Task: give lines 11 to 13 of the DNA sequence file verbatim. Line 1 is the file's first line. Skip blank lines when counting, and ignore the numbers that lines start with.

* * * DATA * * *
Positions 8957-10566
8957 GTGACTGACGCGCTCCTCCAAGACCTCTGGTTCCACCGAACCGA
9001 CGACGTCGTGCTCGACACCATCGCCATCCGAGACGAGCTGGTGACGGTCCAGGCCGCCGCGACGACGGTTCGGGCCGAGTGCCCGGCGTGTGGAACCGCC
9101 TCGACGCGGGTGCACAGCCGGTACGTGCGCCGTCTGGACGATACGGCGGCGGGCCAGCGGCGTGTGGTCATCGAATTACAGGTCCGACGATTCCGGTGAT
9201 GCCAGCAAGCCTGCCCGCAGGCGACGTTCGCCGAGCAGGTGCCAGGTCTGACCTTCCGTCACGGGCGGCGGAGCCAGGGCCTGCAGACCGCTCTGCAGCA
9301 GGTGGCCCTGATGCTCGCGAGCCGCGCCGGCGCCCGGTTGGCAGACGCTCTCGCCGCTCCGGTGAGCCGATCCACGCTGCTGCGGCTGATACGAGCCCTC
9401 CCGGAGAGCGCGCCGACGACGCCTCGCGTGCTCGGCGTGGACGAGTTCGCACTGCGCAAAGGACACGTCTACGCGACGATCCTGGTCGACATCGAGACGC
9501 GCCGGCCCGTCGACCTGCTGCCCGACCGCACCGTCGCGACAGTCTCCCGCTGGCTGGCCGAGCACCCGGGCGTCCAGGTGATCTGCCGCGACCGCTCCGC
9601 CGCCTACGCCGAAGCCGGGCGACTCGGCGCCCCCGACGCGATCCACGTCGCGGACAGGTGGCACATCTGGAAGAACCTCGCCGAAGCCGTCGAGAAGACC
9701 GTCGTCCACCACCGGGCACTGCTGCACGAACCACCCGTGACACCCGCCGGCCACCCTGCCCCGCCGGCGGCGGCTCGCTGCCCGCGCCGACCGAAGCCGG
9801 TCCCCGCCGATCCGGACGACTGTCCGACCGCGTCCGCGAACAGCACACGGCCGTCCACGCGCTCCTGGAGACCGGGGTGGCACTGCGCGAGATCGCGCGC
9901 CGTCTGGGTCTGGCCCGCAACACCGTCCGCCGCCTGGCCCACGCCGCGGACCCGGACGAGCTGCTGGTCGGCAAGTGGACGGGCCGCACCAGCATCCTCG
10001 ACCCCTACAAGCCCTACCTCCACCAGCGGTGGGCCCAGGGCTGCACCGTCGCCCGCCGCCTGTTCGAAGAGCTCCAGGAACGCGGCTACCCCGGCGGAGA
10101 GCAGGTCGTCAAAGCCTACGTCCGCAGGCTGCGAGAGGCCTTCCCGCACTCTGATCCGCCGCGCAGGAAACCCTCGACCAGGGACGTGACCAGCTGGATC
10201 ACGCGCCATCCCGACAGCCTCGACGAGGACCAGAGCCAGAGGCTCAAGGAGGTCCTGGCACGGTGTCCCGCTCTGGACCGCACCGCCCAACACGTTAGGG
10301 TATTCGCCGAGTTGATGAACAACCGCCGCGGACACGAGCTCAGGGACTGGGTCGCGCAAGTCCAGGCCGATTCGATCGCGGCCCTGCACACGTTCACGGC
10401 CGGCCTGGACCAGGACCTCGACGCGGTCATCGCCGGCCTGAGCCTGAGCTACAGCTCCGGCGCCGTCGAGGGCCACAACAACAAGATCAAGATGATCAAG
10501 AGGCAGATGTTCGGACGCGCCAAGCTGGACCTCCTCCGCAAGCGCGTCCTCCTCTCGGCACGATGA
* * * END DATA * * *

9801 TCCCCGCCGATCCGGACGACTGTCCGACCGCGTCCGCGAACAGCACACGGCCGTCCACGCGCTCCTGGAGACCGGGGTGGCACTGCGCGAGATCGCGCGC
9901 CGTCTGGGTCTGGCCCGCAACACCGTCCGCCGCCTGGCCCACGCCGCGGACCCGGACGAGCTGCTGGTCGGCAAGTGGACGGGCCGCACCAGCATCCTCG
10001 ACCCCTACAAGCCCTACCTCCACCAGCGGTGGGCCCAGGGCTGCACCGTCGCCCGCCGCCTGTTCGAAGAGCTCCAGGAACGCGGCTACCCCGGCGGAGA